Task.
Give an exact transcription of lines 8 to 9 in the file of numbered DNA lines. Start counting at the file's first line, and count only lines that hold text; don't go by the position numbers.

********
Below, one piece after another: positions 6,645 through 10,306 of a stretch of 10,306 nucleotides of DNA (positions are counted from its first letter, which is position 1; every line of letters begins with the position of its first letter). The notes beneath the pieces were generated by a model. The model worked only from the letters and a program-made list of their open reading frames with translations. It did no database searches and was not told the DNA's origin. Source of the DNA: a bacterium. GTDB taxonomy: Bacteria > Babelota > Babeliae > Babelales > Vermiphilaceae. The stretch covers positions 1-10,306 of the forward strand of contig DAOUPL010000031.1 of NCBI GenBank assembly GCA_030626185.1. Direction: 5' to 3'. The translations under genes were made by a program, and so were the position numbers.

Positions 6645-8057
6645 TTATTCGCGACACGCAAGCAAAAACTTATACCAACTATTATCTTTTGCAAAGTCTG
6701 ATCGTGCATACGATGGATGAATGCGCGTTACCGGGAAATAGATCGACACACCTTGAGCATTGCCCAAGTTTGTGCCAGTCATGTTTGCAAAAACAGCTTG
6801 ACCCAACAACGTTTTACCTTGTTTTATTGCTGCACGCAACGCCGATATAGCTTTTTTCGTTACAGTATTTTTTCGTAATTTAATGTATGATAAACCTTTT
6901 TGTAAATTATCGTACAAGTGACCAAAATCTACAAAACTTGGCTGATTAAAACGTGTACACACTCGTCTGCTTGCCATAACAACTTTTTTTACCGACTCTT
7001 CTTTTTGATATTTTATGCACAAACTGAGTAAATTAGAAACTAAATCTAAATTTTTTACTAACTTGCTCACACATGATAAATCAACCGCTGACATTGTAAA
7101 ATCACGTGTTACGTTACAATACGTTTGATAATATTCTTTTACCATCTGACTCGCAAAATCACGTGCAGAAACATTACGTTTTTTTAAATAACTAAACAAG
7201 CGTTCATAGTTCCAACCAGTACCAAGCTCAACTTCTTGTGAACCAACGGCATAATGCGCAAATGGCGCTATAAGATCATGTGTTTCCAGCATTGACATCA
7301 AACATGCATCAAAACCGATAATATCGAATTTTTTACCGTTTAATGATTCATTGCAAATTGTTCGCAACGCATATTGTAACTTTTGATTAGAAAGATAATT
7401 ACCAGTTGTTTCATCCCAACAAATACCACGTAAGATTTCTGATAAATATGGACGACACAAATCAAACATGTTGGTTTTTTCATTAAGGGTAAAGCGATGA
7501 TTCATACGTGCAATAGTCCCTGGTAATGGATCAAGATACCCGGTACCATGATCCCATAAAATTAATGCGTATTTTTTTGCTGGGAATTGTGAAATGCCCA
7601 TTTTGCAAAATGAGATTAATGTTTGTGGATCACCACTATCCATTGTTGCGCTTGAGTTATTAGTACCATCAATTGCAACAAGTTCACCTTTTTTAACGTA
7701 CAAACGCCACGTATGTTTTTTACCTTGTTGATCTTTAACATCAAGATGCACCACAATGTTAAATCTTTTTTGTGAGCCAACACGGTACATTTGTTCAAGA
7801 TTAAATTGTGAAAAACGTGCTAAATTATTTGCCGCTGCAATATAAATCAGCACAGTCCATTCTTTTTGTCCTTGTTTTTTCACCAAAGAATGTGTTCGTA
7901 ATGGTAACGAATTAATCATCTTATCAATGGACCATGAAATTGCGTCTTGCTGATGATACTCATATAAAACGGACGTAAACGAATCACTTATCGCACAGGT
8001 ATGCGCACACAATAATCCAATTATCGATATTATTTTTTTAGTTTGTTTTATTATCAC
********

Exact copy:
7101 ATCACGTGTTACGTTACAATACGTTTGATAATATTCTTTTACCATCTGACTCGCAAAATCACGTGCAGAAACATTACGTTTTTTTAAATAACTAAACAAG
7201 CGTTCATAGTTCCAACCAGTACCAAGCTCAACTTCTTGTGAACCAACGGCATAATGCGCAAATGGCGCTATAAGATCATGTGTTTCCAGCATTGACATCA